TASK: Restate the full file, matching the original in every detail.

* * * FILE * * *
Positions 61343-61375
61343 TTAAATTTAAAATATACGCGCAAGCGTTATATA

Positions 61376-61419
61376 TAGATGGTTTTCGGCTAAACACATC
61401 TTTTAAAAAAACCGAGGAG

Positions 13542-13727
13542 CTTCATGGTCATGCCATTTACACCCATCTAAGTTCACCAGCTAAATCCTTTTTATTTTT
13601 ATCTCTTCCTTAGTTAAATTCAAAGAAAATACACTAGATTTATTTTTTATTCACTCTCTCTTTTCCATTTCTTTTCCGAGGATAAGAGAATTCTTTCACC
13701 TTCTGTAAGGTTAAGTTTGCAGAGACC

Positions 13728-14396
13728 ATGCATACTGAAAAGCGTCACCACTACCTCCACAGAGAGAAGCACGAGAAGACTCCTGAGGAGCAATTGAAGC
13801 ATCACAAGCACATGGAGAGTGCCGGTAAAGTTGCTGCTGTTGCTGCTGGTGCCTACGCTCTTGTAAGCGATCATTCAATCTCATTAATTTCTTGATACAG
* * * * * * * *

Positions 61343-61375
61343 TTAAATTTAAAATATACGCGCAAGCGTTATATA

Positions 61376-61419
61376 TAGATGGTTTTCGGCTAAACACATC
61401 TTTTAAAAAAACCGAGGAG

Positions 13542-13727
13542 CTTCATGGTCATGCCATTTACACCCATCTAAGTTCACCAGCTAAATCCTTTTTATTTTT
13601 ATCTCTTCCTTAGTTAAATTCAAAGAAAATACACTAGATTTATTTTTTATTCACTCTCTCTTTTCCATTTCTTTTCCGAGGATAAGAGAATTCTTTCACC
13701 TTCTGTAAGGTTAAGTTTGCAGAGACC

Positions 13728-14396
13728 ATGCATACTGAAAAGCGTCACCACTACCTCCACAGAGAGAAGCACGAGAAGACTCCTGAGGAGCAATTGAAGC
13801 ATCACAAGCACATGGAGAGTGCCGGTAAAGTTGCTGCTGTTGCTGCTGGTGCCTACGCTCTTGTAAGCGATCATTCAATCTCATTAATTTCTTGATACAG